Interesting piece from Jeff Jarvis about “Google Bigotry,” or his belief that “media people are going after Google’s success for no good reason other than their own jealousy.” Jarvis argues that reporters penning hard-nosed stories about Google are, in reality, just a bunch of envious cry-babies:
newspaper people will use their last drops of ink to complain about Google’s success and try to blame it for their own failures rather than changing their own businesses. .. It’s not just that they dislike the competition – and they do, for it is a new experience for too many of them. If they were smart, they’d use Google to get more audience and make more money but they don’t know how to (or rather, they’d prefer not to change). No, the problem is that Google represents change and a new world they’ve refused to understand.
Well, yes and no. I don’t believe that every story penned about Google by a mainstream media reporter is rooted in envy, and certainly not the one that Jarvis alludes to as prompting him to pen this piece. Jarvis apparently received an inquiry from a French journalist at Le Monde asking for comment about “an article about Google facing a rising tide of discontent concerning privacy and monopoly.” That doesn’t necessarily sound like an unreasonable journalistic inquiry to me. So, I’m not sure it’s fair to accuse every journalist who calls with a hard-nosed question about privacy and antitrust as being guilty of “Google bigotry.”
That being said, some journalists are likely feeling a bit miffed about Google’s recent success, thinking it comes at their expense, and, therefore, their envy might be prompting some of them to pen attack stories on the company. I think Jarvis in on stronger ground, however, in asserting that most privacy and antitrust complaints about Google are unfounded, and also based on envy. Indeed, Berin Szoka and I have have been cataloging the complaints that we believe are driven by an irrational form of corporate envy we call “Googlephobia.” And in prior years we saw a similar form of Microsoft-bashing at work that we still have with us today. That’s why I think Jarvis is on to something when he notes that Google-bashing represents a broader sociological phenomenon:
Do some people complain about Google? Yes, it is often the same people who complain about the internet and about change and technology and simply use Google as their target simply because it is so big and so innovative.
In one sense, this gets back to my ongoing discussion of the debate between “Internet optimists & pessimists” regarding the impact of the Internet and digital technology on our lives. I’m what you might call a “pragmatic Internet optimist” because I generally believe the Internet is reshaping our culture, economy, and society in most ways for the better, but not without some heartburn along the way. But there are plenty of Internet pessimists out there who have a deep sense of unease with the Digital Revolution and life in the Information Age and only focus on the disruptions caused by this transition. Thus, because Google is in so many ways intertwined and identified with this digital revolution, it is more likely they will become the scapegoat for every supposed problem the Internet skeptics identify.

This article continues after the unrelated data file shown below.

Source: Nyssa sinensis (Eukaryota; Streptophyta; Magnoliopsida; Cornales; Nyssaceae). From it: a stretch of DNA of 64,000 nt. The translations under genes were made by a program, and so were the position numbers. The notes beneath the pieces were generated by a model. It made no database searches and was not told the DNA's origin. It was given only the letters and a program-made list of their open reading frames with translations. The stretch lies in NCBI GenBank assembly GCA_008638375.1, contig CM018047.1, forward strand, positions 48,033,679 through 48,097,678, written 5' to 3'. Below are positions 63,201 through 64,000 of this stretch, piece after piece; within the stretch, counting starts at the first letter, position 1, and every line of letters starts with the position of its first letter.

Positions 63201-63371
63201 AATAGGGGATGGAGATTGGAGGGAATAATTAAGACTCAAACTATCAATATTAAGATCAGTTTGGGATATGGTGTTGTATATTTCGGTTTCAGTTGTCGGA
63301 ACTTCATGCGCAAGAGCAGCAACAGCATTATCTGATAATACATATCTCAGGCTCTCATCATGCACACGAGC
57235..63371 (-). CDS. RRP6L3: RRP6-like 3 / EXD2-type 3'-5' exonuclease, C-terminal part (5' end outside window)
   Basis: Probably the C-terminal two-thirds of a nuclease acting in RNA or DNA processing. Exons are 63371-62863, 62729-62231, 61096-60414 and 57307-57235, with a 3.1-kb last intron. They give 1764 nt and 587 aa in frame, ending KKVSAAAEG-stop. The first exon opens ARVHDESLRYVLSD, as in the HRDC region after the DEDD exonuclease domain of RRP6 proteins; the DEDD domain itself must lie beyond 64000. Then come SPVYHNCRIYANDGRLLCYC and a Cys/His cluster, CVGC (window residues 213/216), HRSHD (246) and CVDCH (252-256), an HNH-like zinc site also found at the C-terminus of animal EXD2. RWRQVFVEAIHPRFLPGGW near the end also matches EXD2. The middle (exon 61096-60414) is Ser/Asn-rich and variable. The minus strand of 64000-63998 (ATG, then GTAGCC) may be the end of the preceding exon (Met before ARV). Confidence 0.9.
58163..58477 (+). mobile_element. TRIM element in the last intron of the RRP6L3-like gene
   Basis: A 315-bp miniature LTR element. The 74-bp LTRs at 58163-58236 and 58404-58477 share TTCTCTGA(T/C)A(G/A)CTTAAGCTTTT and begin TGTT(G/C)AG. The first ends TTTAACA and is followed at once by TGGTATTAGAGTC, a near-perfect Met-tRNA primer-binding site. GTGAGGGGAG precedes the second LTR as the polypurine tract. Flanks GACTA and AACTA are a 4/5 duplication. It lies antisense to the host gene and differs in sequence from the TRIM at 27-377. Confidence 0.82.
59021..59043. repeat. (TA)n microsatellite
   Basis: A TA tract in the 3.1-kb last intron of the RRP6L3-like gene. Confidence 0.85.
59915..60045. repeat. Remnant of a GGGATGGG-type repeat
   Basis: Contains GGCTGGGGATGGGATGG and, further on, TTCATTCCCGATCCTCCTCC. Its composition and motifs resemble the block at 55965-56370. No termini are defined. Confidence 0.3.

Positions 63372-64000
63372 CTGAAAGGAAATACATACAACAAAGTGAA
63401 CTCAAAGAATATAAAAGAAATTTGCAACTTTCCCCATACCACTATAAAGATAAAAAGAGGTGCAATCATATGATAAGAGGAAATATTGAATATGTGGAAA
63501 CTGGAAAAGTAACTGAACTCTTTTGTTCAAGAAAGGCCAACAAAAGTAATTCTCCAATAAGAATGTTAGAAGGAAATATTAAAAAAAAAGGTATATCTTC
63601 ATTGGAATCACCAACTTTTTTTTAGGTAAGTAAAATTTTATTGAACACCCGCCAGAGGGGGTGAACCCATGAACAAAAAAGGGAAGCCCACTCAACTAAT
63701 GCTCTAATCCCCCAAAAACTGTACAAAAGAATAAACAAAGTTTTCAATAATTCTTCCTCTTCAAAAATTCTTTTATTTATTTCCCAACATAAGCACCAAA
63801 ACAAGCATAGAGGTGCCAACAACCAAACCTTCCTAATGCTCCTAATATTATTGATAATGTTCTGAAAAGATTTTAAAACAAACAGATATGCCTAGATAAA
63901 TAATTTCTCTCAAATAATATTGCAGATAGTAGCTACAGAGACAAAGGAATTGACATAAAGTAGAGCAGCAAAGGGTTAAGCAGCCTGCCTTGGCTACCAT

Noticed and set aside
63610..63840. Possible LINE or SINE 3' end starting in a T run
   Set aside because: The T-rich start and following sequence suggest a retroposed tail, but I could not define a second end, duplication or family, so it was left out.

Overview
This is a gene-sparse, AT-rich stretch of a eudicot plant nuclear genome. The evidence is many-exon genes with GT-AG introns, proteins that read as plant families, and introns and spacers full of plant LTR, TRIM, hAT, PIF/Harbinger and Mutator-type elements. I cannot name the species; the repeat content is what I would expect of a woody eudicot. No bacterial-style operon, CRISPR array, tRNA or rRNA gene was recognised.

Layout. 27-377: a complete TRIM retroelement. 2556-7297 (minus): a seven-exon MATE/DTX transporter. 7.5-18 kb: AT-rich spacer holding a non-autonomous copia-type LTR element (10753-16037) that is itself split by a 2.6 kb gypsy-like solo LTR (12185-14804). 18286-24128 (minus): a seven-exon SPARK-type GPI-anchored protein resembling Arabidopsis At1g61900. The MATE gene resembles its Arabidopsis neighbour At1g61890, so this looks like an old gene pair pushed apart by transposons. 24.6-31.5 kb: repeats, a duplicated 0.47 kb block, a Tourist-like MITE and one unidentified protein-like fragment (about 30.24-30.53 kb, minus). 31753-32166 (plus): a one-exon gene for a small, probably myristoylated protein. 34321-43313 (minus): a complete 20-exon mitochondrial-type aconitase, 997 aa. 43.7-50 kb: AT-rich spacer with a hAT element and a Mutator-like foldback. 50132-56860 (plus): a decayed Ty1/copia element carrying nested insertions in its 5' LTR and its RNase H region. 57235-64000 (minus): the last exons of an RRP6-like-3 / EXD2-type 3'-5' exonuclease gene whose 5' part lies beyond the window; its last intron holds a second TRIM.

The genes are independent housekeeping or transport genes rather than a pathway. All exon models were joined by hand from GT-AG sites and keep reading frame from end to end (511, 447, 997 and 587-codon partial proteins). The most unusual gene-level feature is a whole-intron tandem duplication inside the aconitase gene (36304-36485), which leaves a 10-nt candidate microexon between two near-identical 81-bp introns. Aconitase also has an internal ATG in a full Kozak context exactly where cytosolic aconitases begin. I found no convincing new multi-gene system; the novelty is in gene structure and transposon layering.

But, let’s not lose sight of the broader psychological or sociological phenomenon at work here when we talk about corporate-bashing more generally. The root of this problem really is envy. In his great book, Envy: A Theory of Social Behaviour (1966), the German sociologist Helmut Schoeck noted that, although it is part of life, when taken to extremes, “Envy can also turn man to destruction.” “The envious man thinks that if his neighbor breaks a leg, he will be able to walk better himself,” he noted. Schoeck also discussed the “harm envy, or its institutionalized consideration, can do to the process of economic growth” and pointed out how market success almost always breeds bitter reactions and responses:
It is virtually impossible to undertake innovations in a society, to improve or even to to develop an economy process, without becoming unequal. But when can a leader or innovator ever be sure that he will not incur the ill-will of those who do not immediately benefit from his activity?
That’s essentially the problem Google faces today, just as Microsoft did before them. They’ve built better mousetraps and the world beat a path to their doors to use them — and damn quick. And they got big and rich quick, too. What isn’t there to envy about their success! Who wouldn’t want to be in their shoes? And when that envy incentivizes further innovation to knock them off their perches, that’s a great thing. But far too often envy just breeds contempt for success and leads to calls to – as Schoeck put it – “institutionalize envy” by having the government confiscate wealth or innovations “for the public good.” Microsoft has been living with this nightmare for over a decade, and Google is now facing similar regulatory problems as its enemies list growing longer by the day. Antitrust simply becomes the club to deliver the envious blow.
Finally, speaking of antitrust, Jarvis has some things to say in his essay about the substantive accusations of monopoly and privacy violations by Google that I think are generally correct:
Google is not a monopoly. It is a competitive company and it took advertising dollars for one simple reason: because advertisers found a better deal there – buying performance, not scarcity, with Google sharing their risk – than they ever found in our old media…
Privacy? That is an overused word. The issue is not privacy, as I say in my book. It is control. You should also look at the benefits of publicness, which come when we share things about ourselves and find others like us. If you have problems with privacy then you have problems with every member of Facebook and its clones across the world and the entire generation that made social sites huge.